So we want to be able to do better vector arithmetic in Excel.

As this is primarily about doing something in F#, that means we need some way of interfacing with it from .NET code. Enter Excel-DNA. For those unfamiliar, this is a fantastic open-source tool that let’s you create Excel add-ins, and I highly recommend reading their blurb.

Getting it up and running really is as simple as it suggests, which leaves us plenty of time to think about our requirements. At the core, we want to be able to write the following in the Excel formula bar

`=Calculate(expression)`

and have it correctly evaluate the expression in the following cases:

- a constant,
*e.g.*`1`

; - a standard arithmetic expressions
*e.g.*`1+2`

; - a reference to another cell
*e.g.*`A1`

or`$BQ$192`

; - a vector
*e.g.*`{1;2;3}`

;

and any combination of the cases above, the example in the previous post being `=B2+C2`

where `B2={1;2;3}`

and `C2={4;5;6}`

.

This elicits the first hard requirement: *we’re going to need direct access to the raw text of the calling cell, and any cells that it references.*

We can do this at a pretty low level using the Microsoft.Office.Interop.Excel namespace, which gives us direct access to things like workbooks, worksheets, cell ranges and cell formulas. Alternatively, we can harness Excel-DNA’s Integration package to perform a variety of tasks using the XlCall class. In a subsequent post I’ll show F# snippets using both techniques.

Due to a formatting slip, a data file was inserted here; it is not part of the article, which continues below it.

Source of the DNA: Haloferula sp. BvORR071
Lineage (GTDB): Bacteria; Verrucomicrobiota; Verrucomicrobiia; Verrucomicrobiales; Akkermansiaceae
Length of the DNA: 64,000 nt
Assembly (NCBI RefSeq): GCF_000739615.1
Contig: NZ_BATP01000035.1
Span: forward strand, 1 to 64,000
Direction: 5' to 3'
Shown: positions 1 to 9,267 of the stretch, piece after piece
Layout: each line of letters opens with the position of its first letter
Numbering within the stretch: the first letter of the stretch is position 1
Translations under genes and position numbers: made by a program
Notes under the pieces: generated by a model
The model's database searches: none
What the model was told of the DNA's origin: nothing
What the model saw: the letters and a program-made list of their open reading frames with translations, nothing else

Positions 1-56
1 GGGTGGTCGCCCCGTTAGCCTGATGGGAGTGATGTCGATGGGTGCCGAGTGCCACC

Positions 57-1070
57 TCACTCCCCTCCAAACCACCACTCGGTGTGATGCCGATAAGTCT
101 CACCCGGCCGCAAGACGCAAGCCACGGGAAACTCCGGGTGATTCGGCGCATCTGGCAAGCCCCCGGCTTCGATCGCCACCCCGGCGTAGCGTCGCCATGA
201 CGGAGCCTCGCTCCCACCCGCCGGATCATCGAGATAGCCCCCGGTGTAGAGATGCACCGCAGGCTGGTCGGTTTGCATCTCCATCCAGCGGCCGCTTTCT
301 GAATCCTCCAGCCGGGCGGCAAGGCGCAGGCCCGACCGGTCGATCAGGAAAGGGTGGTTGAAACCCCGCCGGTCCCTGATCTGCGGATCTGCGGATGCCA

The second requirement should be fairly obvious: we need to be able to correctly calculate arithmetic expressions. Thankfully this is a well-trodden path, and involves the following:

- Parse the incoming text and make sure it’s a valid expression (for example, no mismatched brackets or odd characters);
- Convert the expression into a format from which it can be calculated (for example, to Reverse Polish Notation);
- Evaluate the expression.

We’ll say much more about each of these steps from the perspective of F# and functional programming in the future, but suffice to say there’s no breakthrough in Computer Science with the above routine.

Finally, I’m going to introduce a requirement borne out of greed. If we can handle a reference to a vector, surely we can try and handle a reference to * anything*? From a code perspective, this is equivalent to saying

*something that fits a given function signature*in F# (or implements a given interface in an OO language).

Expanding on this, what if we could:

- store any .NET object via a user-defined function in Excel;
- construct a method signature that allows evaluation of an expression involving such objects;
- store the result of our computations in another .NET object; and
- retrieve the results in a polymorphic fashion (constant, vector, matrix, …) with another user-defined function.

Much of this is helped by wrapping the Excel Object Handler, but it still sounds like a lofty goal.

In the next post, I’m going to start showing exactly how this is done.

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